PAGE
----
World Malaria Report 2021: WHO

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    Context

    • Global efforts to tackle malaria suffered due to the COVID-19 in 2020, according to the World Malaria Report 2021.

    World Malaria Report

    • The World Health Organization releases the World Malaria Report every year.
    • It provides a comprehensive and up-to-date assessment of trends in malaria control and elimination across the globe.
    • The 2021 report is based on information received from malaria-endemic countries in all WHO regions.

    Major Findings 

    • Total Cases and Deaths: There were an estimated 241 million malaria cases and 627 000 malaria deaths worldwide in 2020. 
      • This represents about 14 million more cases in 2020 compared to 2019, and 69 000 more deaths
      • Causes: Approximately two-thirds of these additional deaths (47 000) were linked to disruptions in the provision of malaria prevention, diagnosis and treatment during the pandemic.
    •  Most of the increase came from countries in the WHO African Region
      • Six countries — Nigeria (27 per cent); the Democratic Republic of the Congo (12 per cent); Uganda (5%); Mozambique (4%); Angola (3.4%) and Burkina Faso (3.4%) — accounted for about 55 per cent of all cases globally.
    • India accounted for 83 per cent of cases in the WHO South-East Asia Region.
    • Sri Lanka was certified malaria-free in 2016 and remains malaria-free.
      • China and El Salvador were certified by WHO as malaria-free in 2021, and the Islamic Republic of Iran attained 3 consecutive years of zero indigenous cases in 2020.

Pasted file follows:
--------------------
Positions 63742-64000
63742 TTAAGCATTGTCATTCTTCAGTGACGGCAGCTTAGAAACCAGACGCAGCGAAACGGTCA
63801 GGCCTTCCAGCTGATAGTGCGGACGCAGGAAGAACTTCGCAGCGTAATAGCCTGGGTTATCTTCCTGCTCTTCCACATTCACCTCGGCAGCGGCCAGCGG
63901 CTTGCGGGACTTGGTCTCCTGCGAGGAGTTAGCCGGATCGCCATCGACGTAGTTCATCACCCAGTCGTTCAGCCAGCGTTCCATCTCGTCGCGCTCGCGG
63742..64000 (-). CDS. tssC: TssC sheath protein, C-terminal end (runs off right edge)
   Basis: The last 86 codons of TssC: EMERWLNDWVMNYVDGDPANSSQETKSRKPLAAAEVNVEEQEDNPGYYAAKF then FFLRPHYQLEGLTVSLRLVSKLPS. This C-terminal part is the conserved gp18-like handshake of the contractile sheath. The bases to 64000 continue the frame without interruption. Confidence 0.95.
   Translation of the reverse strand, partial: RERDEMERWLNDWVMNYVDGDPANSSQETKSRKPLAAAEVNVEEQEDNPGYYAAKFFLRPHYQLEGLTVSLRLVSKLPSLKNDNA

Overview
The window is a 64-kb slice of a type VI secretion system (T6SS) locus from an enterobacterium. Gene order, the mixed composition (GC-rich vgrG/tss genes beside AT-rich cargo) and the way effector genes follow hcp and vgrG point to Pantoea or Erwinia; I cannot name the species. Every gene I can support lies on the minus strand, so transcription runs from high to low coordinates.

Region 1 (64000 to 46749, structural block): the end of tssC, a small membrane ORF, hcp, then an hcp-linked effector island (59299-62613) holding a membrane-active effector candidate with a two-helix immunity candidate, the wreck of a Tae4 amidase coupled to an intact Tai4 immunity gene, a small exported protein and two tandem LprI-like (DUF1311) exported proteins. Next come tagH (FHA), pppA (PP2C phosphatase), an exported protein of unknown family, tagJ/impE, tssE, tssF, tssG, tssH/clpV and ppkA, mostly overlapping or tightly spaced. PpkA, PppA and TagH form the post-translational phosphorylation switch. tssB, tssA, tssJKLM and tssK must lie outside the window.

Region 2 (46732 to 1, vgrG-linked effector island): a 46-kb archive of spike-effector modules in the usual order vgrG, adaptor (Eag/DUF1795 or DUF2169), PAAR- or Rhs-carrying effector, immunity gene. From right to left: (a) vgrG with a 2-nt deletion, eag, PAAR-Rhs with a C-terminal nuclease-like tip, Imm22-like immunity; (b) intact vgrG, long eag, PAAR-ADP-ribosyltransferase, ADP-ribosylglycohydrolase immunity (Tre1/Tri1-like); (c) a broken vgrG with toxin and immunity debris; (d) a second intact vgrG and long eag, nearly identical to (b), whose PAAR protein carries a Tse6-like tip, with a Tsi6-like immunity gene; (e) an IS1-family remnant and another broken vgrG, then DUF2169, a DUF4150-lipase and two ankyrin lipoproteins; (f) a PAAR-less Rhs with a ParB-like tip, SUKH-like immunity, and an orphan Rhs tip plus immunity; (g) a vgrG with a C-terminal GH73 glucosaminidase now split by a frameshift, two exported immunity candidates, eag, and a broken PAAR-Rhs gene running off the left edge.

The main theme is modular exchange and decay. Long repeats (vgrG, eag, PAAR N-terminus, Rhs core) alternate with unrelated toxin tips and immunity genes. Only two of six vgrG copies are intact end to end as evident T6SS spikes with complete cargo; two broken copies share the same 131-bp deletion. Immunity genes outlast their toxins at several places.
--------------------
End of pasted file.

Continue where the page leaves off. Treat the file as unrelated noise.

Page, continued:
Issue 

    • If expeditious action is not taken, the world is in danger of seeing an immediate resurgence of the disease, particularly in Africa.

    WHO Updated Strategy 

    • The WHO updated the WHO Global Technical Strategy for Malaria 2016–2030 this year, incorporating lessons learned from the global malaria response during 2016–2020.
    • WHO’s malaria strategy called for tailoring malaria responses to local settings, harnessing innovation, strengthening health systems and ensuring robust global malaria funding.
    • Reaching the 2030 goals of the WHO malaria strategy, including a 90% reduction in global malaria incidence and mortality rates by 2030, will require new approaches, new tools and the better implementation of existing ones.
    • Meeting global targets will also require robust funding. 

    Malaria

    • It is a mosquito-borne blood disease caused by plasmodium protozoa.
      • The parasites spread through the bites of infected female Anopheles mosquitoes.

    Courtesy: IndiaToday

    • Disease Prevalence
      • It is predominantly found in the tropical and subtropical areas of Africa, South America as well as Asia.
    • Symptoms
    • Fever and flu-like illness, including shaking chills, headache, muscle aches, and tiredness.
    • Prevention and Cure
      • It is preventable as well as curable but can be fatal in case of late or no treatment.
      • Vector control is the main way to prevent and reduce malaria transmission.
      • Antimalarial medicines are used to prevent malaria e.g. Chemoprophylaxis, Artemisinin-based Combination Therapy (ACT).
      • Recent developments: In October 2021, WHO recommended RTS, S for children living in sub-Saharan Africa and in other regions with moderate to high P. falciparum malaria transmission.
        •  RTS, S is the first vaccine ever to be recommended by WHO against a human parasite. 

    Initiatives related to Malaria

    • Initiatives of WHO
      • Celebration of World Malaria Day on 25th April every year. 
        • The 2021 theme is “Reaching the Zero Malaria target”.
      • ‘E-2025 Initiative’
        • The WHO has also identified 25 countries with the potential to eradicate malaria by 2025 under its ‘E-2025 Initiative’.
    • Indian Initiatives
      • 5 year National Strategic Plan for Malaria Elimination
        • Launched in 2017
        • It shifted focus from Malaria control to elimination.
        • It provided a roadmap to end malaria in 571 districts out of India’s 678 districts by 2022.
      • Malaria Elimination Research Alliance-India (MERA-India)
        • Established by the Indian Council of Medical Research (ICMR)
        • It is a conglomeration of partners working on malaria control.

    Source: DTE